The best thing community members can do to help their local firefighters, said Central Yavapai Fire District Chief Paul Nies, is to stay informed and render their opinion on their area's needs.
"When fire leadership and elected leadership talk about firefighter safety, we're really risk managers," Nies said. "We try to balance between what we need and the budget."
As an advocate for firefighter safety, Nies knows an unlimited budget would provide unlimited protection, but it's unrealistic, and statistically, unnecessary.
"The question really is how often do firefighters get killed, and statistics are great until 19 people you know die," he said.
"If people want to help they can get involved in their local fire district. Educate themselves, and tell us, 'this is what we want for our community.' Tell us what you're willing to risk: getting a crew somewhere in 20 minutes or an 8-minute response time.
"We're painfully aware of how much you pay in taxes. On the other hand, I don't want to hand out 19 flags."
He referred to new Station 58, staffed part-time.
"It needs to be full-time, but it didn't make it through the budget. That would need a tax increase," Nies said.
He called the fire department "the agency of last resort, if it doesn't involve guns."
And they don't distinguish between and emergency and non-emergency calls.
"We're here 24/7. The general population doesn't know all the job entails. If someone needs some help, say for a leaky water heater, they call us and we figure it out," Battalion Chief Jeff Polacek said.
"Is a snake in the backyard or bees on the porch an emergency? It depends on whether you're 21 or 89 - or allergic to bees," Nies added. "But we have to go. There are people in the community who absolutely depend on the aid we represent."
"A true emergency is what you think it is," Polacek said.
Nies believes the Fire Pal program in schools is important.
"I will defend it as vehemently as I can. It ingrains safety messages in kids in a big way. There's no way to quantify our return on that education," he said.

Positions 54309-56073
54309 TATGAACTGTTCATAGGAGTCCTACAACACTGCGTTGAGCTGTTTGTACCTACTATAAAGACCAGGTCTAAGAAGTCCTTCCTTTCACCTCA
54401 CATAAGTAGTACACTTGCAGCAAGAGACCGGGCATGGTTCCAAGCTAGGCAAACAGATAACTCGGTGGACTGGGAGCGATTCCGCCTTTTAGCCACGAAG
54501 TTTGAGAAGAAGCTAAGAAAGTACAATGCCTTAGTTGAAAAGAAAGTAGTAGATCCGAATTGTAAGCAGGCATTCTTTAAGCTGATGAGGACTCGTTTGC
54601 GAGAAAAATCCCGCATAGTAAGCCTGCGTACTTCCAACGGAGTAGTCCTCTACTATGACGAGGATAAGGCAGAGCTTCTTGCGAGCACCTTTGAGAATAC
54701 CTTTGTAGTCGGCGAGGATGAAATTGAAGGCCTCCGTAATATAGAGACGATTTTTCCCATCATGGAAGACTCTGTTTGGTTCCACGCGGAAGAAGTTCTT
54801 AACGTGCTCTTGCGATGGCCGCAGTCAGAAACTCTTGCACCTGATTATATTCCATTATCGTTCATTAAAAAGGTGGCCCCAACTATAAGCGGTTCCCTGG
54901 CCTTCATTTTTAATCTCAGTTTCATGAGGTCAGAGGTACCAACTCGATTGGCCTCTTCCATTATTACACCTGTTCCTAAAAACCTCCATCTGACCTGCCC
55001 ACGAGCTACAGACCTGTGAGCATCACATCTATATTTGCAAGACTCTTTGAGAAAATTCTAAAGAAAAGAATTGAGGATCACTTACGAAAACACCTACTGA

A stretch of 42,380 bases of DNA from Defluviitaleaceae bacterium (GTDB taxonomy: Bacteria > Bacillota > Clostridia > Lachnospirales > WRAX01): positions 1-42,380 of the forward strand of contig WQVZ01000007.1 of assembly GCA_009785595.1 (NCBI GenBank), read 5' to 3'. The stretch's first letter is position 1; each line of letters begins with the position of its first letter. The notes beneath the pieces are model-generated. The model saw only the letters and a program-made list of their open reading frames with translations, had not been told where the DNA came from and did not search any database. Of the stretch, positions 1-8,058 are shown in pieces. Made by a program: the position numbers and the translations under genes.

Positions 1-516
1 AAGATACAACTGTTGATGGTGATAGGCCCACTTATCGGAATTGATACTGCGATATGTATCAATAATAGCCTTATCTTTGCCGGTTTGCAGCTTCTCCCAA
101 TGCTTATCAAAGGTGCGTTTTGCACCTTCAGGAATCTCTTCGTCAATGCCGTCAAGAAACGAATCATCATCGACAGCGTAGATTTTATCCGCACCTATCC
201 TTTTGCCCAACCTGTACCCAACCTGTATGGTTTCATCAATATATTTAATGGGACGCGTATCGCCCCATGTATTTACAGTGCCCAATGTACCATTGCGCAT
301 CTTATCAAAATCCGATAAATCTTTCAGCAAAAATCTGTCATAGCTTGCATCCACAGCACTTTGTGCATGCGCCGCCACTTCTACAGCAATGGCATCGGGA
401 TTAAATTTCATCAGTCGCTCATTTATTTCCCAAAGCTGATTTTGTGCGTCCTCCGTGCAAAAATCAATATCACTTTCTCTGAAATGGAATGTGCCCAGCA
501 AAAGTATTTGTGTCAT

Non-revenue mutual aid agreements with other agencies in the state - such as CYFD has with the Verde Valley - remain key.
"The nature of the fire service is, I will need help one day," Nies said.
And it goes beyond fires. For example, when a bus driver decided to cross a flooded wash in Kingman, a single department couldn't handle the outcome.
"It's one thing to rescue one or two people, but 25 on a bus eclipses the ability of any organization," Nies said.
Not enough tankers in the air to fight wildland fires is a federal issue, Nies said. Replacing old planes with metal fatigue caused by stressful maneuvers, and finding pilots to handle heavy vessels that drop 11,000 gallons of retardant in seven seconds while flying low and at stall speed over fires, is a tremendous expense. Figure $60,000-$70,000 per mission.
"It comes down to a financial commitment and what value do we get from that," Nies said.
To give firefighters a fighting chance to save your home, Nies said, create defensible space by removing vegetation debris from the ground. A cigarette tossed out a vehicle window into an urban neighborhood can start a fire as easily as in a dry forest.
"After so many years of drought, the fuels haven't recovered," Nies said. "The fuel load is not just 'this tall' and 'this dense,' but one that's been without water for five to 10 years."
"We get unusual fire behavior as a result," Polacek added.
Both chiefs agreed that community support is at an all-time high, but memories tend to fade. Hearing the community's voice is necessary for risk management.
"I can tell you what a reasonable amount of protection is. But budgets get tight. Citizens need to say what's of value. (For example) do you want a Hotshot team?"
People are welcome to attend Fire Board meetings.
"Get more involved in the decision making. Ask questions. Ask yourself, 'Is that OK with me?'" Nies said.